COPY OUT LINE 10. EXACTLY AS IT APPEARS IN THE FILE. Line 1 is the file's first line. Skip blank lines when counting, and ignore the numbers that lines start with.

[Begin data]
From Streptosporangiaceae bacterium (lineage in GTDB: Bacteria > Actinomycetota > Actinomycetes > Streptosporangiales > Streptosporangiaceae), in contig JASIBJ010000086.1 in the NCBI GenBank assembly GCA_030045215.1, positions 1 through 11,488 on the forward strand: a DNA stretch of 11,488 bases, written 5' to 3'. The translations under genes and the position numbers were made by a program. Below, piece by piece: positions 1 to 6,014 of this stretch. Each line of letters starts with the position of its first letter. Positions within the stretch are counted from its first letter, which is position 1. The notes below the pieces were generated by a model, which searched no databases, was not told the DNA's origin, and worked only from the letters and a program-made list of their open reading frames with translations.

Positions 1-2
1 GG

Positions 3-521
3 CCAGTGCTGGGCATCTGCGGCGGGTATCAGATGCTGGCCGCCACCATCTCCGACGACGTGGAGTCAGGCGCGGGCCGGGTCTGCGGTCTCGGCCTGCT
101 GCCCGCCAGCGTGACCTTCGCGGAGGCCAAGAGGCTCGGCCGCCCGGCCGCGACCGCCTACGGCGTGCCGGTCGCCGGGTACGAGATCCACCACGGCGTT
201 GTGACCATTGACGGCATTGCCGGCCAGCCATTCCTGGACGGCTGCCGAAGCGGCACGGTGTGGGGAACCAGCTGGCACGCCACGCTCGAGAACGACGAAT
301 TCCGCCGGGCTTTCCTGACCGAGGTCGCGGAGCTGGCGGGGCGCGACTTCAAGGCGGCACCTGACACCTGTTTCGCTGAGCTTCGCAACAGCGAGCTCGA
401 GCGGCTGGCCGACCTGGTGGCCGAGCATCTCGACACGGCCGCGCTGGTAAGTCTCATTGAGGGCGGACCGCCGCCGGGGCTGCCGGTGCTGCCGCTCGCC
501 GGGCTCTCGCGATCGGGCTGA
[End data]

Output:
501 GGGCTCTCGCGATCGGGCTGA